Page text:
The HEC is essentially an experiment, an attempt to establish a piece of boreal forest – actually “Laurentian boreal/mixed hardwood transition forest” according to a plaque at the courtyard entrance – in an urban, downtown location. The experiment has not been successful in establishing a true boreal ecosystem because of the growing conditions at the location; the confines of the enclosed space also limit the forest\’s capacity to transition. Yet the courtyard forest has succeeded in growing into a unique and vibrant little ecosystem which plays important roles on campus – roles which could develop and expand to enrich the student experience and improve workplace wellness, while at the same time enhancing biodiversity and campus ecology in dynamic reciprocity. The same potential exists for similar spaces at other places of research and learning, as already noted on other North American university campuses (Bardekjian et al., 2012; Barlett, 2002).

Introduction Today high school students face unprecedented levels of school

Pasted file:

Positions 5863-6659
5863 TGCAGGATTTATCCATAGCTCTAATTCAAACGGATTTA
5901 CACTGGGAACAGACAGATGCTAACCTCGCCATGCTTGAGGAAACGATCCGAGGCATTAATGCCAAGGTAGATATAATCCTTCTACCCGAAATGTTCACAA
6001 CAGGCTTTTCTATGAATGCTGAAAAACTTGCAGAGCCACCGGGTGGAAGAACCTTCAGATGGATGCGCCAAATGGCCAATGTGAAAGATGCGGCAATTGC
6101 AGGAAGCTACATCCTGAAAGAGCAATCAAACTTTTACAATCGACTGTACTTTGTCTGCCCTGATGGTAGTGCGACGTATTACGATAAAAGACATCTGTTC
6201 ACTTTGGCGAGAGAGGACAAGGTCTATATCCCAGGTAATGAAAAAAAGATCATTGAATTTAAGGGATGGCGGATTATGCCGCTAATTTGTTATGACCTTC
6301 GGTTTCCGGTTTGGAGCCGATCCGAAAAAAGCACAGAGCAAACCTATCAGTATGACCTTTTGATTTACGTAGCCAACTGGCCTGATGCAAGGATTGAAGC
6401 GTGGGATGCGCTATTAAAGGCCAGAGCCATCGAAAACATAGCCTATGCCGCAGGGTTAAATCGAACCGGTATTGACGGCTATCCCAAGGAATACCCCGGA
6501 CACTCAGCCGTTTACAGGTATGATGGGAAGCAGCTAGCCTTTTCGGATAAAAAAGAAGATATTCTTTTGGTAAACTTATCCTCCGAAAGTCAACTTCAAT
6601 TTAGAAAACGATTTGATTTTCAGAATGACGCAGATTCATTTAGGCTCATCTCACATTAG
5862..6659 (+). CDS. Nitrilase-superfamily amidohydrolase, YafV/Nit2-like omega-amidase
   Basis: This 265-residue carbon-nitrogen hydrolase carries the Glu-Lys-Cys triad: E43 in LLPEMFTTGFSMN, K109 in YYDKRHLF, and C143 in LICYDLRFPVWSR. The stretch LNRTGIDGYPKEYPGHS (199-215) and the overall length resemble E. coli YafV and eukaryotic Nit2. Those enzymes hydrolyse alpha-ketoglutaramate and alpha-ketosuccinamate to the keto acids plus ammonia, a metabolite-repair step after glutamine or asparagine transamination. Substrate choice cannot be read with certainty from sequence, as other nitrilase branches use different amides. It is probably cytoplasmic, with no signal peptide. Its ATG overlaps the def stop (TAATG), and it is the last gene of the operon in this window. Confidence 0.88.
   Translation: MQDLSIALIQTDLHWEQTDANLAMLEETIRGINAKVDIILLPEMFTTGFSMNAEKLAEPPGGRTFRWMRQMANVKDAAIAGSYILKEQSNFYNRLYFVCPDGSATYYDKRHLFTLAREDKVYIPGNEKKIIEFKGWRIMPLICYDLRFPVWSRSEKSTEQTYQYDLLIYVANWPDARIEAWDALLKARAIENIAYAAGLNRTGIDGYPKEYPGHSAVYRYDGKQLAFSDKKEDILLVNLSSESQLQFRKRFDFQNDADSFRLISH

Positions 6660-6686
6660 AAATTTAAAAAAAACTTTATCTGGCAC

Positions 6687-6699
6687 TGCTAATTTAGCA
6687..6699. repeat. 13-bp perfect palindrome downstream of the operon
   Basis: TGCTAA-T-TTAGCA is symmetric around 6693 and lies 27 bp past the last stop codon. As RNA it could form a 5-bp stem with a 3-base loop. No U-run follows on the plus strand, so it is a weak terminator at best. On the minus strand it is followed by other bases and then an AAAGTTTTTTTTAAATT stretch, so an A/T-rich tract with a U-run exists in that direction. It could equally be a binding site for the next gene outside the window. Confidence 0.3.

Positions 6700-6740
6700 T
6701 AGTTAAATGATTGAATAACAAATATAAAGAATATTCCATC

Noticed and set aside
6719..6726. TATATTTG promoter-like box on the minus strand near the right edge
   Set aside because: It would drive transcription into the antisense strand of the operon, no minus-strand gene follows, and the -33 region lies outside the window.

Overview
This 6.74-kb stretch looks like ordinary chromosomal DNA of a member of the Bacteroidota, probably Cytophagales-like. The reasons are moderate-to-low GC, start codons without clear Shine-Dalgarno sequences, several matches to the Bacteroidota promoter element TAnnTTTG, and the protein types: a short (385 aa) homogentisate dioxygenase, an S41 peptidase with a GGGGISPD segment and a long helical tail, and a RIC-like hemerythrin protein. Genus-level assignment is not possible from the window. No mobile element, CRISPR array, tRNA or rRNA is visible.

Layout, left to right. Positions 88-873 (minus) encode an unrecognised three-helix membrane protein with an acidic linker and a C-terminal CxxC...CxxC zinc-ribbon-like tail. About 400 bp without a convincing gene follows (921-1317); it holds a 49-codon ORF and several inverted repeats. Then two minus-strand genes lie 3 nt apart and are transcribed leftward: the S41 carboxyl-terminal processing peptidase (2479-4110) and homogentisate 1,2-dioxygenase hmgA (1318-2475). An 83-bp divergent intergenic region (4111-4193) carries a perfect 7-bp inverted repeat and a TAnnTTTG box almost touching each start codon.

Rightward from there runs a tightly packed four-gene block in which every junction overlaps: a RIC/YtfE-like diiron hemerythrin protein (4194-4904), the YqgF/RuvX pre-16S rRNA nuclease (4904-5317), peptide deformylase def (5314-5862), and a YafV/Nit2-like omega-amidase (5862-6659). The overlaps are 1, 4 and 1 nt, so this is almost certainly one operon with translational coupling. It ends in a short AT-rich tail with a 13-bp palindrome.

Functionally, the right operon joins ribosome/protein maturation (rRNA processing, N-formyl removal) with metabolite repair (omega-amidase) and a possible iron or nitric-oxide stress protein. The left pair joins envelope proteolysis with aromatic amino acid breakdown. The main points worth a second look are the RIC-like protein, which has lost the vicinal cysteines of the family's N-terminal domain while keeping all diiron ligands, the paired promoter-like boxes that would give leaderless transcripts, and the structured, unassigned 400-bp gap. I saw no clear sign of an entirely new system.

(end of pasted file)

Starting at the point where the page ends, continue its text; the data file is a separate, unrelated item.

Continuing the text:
Today, high school students face unprecedented levels of school-related stress and mental health issues (Marin and Brown, 2008). The buy KN-93 hydrochloride that students have to deal with in university entrance exams, for example, has increased to significant levels in recent years in Turkey (Student Selection and Placement Center, 2014). According to the Student Selection and Placement Center, known as ÖSYM, more than 1.9 million students took the university entrance exam in 2014 and only 38% of those students could attain universities and two year colleges in Turkey (Student Selection and Placement Center, 2014). Researchers have demonstrated that the university entrance exam is the leading source of stress and mental health issues among high school students (Özbaş et al., 2012; Sonay, 2012). In addition, many researches have shown that in this age group school-related issues are the main reasons for stress and mental health problems (Kaiser Family Foundation, 2005; Stuart, 2006; Marin and Brown, 2008). Furthermore, while stress and anxiety levels are increasing among young people (Twenge et al., 2010; Collishaw et al., 2010; Murphy and Fonagy, 2012), young people are at high risk for mental disorders and other health co-morbidities due to high levels of stress and anxiety (McNamara, 2000; Murphy and Fonagy, 2012).